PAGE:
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Feds Give Texas Police Department $5 Million For Helping Bust $5.4 Billion Sports Betting Ring In 2011

Announcement Comes Last Week Two Years After Crackdown On Ring


Last week, the Plano Police Department in Texas was presented with a $4,753,841.40 check from the federal government for their joint efforts in dismantling an Internet gambling operation in 2011. The more than decade-long sports betting ring handled more than $5.4 billion.

“Taking away the assets from these illegal organizations hits criminals where it hurts the most – it deprives them of their profits,” Madie Branch, Acting Special Agent in Charge of IRS Criminal Investigation, said in a statement. “Today, we are transferring those seized profits from the criminals and giving them back to the communities.”

The operation was run over the Internet and based out of North Texas.

Financial transactions were run through servers and websites on the Caribbean island of Curacao, where gambling is legal, and then back to states within the U.S.

The investigation identified 18 individuals who conspired to accept wagers on college and pro sporting events through about 25 websites hosted overseas. They provided sports bettors with a personal login code and password to facilitate wages, helping to conceal their identities.

In March 2011, law enforcement officers executed search warrants at residences, offices and safe-deposit boxes belonging to defendants. During the the investigation, numerous bank and investment accounts, automobiles, businesses, and real properties were seized.

While the operation handled more than $5.4 billion over the years, it was alleged that $200 million in illegal earnings were reaped by the defendants from January 2007 to February 2011.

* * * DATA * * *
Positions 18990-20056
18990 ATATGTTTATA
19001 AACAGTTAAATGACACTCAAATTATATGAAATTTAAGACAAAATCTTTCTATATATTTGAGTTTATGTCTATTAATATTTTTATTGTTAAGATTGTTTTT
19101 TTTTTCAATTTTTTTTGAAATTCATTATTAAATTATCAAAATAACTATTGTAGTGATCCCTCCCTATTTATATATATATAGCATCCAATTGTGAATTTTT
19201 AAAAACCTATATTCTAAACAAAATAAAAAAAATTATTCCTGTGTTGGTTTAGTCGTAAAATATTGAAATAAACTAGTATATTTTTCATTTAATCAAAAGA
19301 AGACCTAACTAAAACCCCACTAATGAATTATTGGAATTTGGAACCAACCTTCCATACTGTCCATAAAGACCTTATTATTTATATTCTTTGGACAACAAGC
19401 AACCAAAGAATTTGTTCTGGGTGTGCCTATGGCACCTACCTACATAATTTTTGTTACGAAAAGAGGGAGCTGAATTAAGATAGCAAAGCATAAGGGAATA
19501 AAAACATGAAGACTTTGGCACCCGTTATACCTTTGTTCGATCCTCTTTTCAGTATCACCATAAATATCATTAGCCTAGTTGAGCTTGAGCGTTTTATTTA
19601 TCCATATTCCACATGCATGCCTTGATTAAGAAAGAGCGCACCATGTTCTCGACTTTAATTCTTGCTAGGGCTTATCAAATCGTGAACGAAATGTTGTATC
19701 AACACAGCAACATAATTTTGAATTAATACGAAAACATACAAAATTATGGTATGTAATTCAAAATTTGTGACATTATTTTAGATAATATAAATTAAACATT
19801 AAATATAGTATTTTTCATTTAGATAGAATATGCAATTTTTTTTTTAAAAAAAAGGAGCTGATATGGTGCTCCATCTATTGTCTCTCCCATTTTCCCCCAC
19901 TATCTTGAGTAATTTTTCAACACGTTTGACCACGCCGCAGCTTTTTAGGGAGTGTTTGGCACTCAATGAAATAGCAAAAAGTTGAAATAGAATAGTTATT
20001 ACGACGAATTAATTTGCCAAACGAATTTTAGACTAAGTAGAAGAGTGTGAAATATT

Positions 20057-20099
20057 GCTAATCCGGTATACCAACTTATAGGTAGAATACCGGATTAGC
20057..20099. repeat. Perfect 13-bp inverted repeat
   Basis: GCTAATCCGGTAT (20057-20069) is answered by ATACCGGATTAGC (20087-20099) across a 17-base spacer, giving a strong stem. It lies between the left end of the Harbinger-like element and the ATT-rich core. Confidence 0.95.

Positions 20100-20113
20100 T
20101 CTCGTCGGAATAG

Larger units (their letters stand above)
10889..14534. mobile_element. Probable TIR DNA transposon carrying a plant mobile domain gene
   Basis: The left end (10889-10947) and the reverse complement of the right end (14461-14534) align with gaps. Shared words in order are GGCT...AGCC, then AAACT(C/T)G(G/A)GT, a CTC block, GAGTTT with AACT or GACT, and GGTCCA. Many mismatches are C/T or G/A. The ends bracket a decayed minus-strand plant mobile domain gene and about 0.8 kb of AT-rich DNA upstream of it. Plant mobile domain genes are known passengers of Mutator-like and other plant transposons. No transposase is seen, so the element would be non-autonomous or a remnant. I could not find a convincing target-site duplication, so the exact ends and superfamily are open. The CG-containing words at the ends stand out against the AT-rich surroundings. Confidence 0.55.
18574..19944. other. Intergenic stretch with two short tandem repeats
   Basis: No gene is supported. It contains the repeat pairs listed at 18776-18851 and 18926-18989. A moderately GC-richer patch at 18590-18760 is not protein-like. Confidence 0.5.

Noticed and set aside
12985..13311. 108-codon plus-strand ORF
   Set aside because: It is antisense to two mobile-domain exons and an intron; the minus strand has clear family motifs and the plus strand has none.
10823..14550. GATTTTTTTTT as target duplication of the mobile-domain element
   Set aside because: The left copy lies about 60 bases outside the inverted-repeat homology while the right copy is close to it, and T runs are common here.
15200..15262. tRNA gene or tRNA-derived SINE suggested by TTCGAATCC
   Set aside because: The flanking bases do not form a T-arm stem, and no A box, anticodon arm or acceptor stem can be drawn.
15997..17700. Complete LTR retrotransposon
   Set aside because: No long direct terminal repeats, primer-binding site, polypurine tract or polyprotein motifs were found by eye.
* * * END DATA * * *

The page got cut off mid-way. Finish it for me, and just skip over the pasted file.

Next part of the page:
Over time, all 18 defendants pleaded guilty to misconduct related to the criminal enterprise.

Albert Sydney Reed, Jr., 57, of Southlake, Texas, was the ringleader and received a year in prison, in addition to hefty financial loss. Others received probation.

Recently, a massive sports betting ring with alleged links to the Russian mob was busted by the federal government in New York City. That case is still unfolding.

Gambling on the Internet is only legal on state-sanctioned sites in Nevada, New Jersey and Delaware, although none of them have yet taken a real-money sports bet over the Internet.

According to the American Gaming Association, the 1992 Professional and Amateur Sports Protection Act banned betting on sporting events except in those states where such betting was legal at the time the law was approved, or in any state that legalized sports betting within a year of that date. Four states—Nevada, Oregon, Delaware, and Montana—qualified.

Nevada is the only state where betting on sports is taking place, but two states—Delaware and New Jersey—have taken steps to legalize sports books similar to those in Nevada.

New Jersey is stuck in a confrontation with the feds about such an industry.

Back to Texas — the game of Texas hold’em isn’t even legal there, though some lawmakers have been trying for years to bring the game to the state in the form of commercial card rooms.